A high school ethics lesson from President Obama

September 29, 2011

President Obama focused on ethics in his annual back-to-school speech today at Benjamin Banneker High School in Washington. It’s worth thinking about what he had to say about ethics:

Now, if you promise not to tell anybody, I will let you in on a little secret: I was not always the very best student that I could be when I was in high school, and certainly not when I was in middle school. I did not love every class I took. I wasn’t always paying attention the way I should have. I remember when I was in 8th grade I had to take a class called ethics. Now, ethics is about right and wrong, but if you’d ask me what my favorite subject was back in 8th grade, it was basketball. I don’t think ethics would have made it on the list.

But here’s the interesting thing. I still remember that ethics class, all these years later. I remember the way it made me think. I remember being asked questions like: What matters in life? Or, what does it mean to treat other people with dignity and respect? What does it mean to live in a diverse nation, where not everybody looks like you do, or thinks like you do, or (more…)

Israel whistles, the United States comes running. No matter what’s right

September 23, 2011

Mahmoud Abbas, President of the Palestinian Authority, told a cheering UN General Assembly today, “I do not believe that anyone with a shred of conscience can reject our application for full admission to the United Nations.”

Who can disagree? The government of Israel, for one. And if the GOI objects, the American right will come right along. And so, sadly, will President Obama. Conscience takes a back seat when votes are about to be counted.

Obama’s speech to the UN was a craven surrender to the Israeli government’s demand that we oppose the Palestinian request. This is an ethical disaster, as well as a realpolitik one. It will wipe out the good will Obama earned with his earlier calls for honorable treatment of the Palestinians and his once-brave insistence on a halt to Israeli expansion into the West Bank. Forgotten, too, will be his siding with the Arab Spring, outweighed as it is among most Muslims and young people everywhere (including in Israel) by his opposition to Palestinian rights.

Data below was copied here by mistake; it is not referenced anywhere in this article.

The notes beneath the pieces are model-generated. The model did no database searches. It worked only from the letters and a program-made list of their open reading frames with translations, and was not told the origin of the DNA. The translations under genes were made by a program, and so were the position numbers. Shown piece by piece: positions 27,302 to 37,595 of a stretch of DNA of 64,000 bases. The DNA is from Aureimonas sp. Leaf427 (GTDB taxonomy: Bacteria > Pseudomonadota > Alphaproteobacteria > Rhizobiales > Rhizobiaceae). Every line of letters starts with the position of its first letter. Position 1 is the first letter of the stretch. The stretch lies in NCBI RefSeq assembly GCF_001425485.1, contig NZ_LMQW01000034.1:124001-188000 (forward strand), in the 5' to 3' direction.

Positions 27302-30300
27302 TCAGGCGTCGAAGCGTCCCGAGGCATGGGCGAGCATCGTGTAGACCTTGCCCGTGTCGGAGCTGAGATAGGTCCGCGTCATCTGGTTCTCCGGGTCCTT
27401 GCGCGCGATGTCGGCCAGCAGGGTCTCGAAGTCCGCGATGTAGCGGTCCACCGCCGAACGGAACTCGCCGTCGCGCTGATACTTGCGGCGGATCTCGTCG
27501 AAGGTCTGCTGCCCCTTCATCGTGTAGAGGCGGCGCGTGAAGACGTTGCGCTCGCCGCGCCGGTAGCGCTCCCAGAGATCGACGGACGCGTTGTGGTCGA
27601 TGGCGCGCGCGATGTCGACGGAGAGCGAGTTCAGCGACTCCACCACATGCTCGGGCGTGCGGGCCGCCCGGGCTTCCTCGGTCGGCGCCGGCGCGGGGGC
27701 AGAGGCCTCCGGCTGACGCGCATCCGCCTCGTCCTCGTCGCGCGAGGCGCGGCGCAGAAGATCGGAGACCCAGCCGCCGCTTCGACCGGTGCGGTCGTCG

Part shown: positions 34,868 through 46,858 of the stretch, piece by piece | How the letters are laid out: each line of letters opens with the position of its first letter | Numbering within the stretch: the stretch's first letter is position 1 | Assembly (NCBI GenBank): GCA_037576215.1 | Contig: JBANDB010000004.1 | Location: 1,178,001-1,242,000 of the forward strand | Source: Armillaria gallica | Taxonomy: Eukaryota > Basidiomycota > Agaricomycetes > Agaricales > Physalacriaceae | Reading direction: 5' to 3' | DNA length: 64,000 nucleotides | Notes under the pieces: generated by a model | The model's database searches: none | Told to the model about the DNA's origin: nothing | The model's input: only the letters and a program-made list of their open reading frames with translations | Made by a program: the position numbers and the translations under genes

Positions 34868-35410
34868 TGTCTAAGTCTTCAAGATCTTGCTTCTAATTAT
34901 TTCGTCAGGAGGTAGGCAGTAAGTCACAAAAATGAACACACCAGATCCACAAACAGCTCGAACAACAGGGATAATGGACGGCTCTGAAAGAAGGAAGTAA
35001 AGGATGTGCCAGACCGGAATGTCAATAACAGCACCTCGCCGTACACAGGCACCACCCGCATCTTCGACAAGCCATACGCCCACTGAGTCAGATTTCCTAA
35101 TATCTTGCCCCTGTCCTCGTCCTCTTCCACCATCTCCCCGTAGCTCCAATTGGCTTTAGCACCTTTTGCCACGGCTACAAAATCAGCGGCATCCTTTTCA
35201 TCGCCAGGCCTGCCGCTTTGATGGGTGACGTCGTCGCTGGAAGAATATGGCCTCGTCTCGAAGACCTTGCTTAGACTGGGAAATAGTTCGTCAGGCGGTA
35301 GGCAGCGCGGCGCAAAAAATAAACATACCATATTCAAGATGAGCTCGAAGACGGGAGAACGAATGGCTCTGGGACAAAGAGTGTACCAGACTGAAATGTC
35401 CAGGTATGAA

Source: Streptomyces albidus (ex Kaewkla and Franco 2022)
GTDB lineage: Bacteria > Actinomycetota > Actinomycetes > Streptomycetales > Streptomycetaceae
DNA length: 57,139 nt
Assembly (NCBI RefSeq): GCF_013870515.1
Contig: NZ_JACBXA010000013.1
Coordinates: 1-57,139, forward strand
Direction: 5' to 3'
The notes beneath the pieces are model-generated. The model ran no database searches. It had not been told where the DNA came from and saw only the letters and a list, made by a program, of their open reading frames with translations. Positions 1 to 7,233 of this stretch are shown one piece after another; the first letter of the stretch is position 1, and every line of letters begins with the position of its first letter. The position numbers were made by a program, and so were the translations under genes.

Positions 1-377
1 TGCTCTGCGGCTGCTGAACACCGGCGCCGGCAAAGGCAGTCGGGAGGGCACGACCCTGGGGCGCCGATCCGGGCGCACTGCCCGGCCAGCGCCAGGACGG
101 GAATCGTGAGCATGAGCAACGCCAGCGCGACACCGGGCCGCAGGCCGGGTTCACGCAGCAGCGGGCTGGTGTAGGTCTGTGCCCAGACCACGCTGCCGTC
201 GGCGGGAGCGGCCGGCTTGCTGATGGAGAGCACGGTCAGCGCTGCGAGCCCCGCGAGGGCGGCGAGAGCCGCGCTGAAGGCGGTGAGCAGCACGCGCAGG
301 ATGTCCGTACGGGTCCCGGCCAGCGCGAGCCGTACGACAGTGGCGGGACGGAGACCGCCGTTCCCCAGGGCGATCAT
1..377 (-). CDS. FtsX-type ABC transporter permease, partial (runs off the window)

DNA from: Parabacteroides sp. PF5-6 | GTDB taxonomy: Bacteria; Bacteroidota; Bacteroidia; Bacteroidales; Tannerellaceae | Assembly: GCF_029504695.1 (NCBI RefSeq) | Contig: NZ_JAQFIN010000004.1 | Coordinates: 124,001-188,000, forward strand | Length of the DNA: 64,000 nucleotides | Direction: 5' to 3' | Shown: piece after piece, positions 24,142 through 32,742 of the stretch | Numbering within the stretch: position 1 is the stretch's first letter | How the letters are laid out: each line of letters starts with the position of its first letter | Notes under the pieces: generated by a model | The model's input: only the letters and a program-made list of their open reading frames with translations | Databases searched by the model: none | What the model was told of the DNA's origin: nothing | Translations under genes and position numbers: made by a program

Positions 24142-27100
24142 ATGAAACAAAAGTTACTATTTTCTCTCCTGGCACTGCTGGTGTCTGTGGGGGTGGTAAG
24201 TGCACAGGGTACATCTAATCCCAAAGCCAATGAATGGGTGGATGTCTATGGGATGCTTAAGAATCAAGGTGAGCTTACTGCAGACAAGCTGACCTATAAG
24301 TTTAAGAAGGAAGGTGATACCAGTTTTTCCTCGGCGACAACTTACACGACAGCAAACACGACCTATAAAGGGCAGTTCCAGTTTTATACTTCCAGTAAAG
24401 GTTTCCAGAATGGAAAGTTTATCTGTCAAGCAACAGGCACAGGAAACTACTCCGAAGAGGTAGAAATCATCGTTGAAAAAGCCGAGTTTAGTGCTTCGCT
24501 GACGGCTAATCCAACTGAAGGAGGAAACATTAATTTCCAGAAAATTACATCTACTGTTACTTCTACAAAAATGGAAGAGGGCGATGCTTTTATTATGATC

Obama did have support for his position. To Israeli Prime Minister Binyamin Netanyahu, Obama’s speech was a “badge of honor.” This is the same Netanyahu that President Clinton blamed, as recently as yesterday, for preventing a peace deal.

Israeli foreign minister Avigdor Lieberman liked the speech even more, telling a news conference, “I congratulate President Obama, and I am ready to sign on this speech with both hands.” Lieberman is widely despised in Israel as a racist for his proposal to rid Israel of its Arab citizens by “redrawing its map to ‘exchange’ part of the Arab population and create a more ‘homogenous Jewish state,’ as a solution to Israel’s Arab minority ‘problem.’ ”

Having sabotaged Israel’s own relations with Turkey over Israeli refusal to apologize for killing nine Turkish activists running the Gaza blockade, Israel is now sabotaging American relations with the entire Muslim world, which will have a hard time accepting that America preaches freedom for all, but not for occupied Palestine.

How to defeat Obama in 2012: rig the election

September 19, 2011

It’s looking iffy whether the Republicans can prevent President Obama’s reelection with a Tea Party-approved candidate. So let’s change the rules.

First, change the way electoral votes are tallied. Nebraska and Pennsylvania are headed this way. In Nebraska electoral votes are awarded congressional district-by-district. Obama carried Omaha in 2008, so earned one of Nebraska’s five votes. Nebraska appears headed for a winner-take-all system that would deny Obama that one vote.

Pennsylvania is a bigger deal. Obama carried the state in 2008, and its 21 electoral votes under winner-take-all rules. It is headed for a district-by district award—yes, the system Nebraska is abandoning—under which Obama would have only gotten 11 of Pennsylvania’s 21 votes in 2008.

So we could see a Republican gain of 10 votes in Pennsylvania and one in Nebraska—enough to swing a close election. But Republicans can improve the odds a lot more by making it harder for students, minorities, and low income people to vote at all.

To this end Republican-controlled state legislatures in Florida, Ohio, and Wisconsin are moving to trim early voting days. Early voters are disproportionally Democrat.

If that’s still not enough to insure a Republican victory, legislators in 20 states are considering tighter ID requirements, including requiring a government-issued photo ID. Guess who don’t have photo IDs: lots of students, minorities, (more…)


Follow

Get every new post delivered to your Inbox.

Join 62 other followers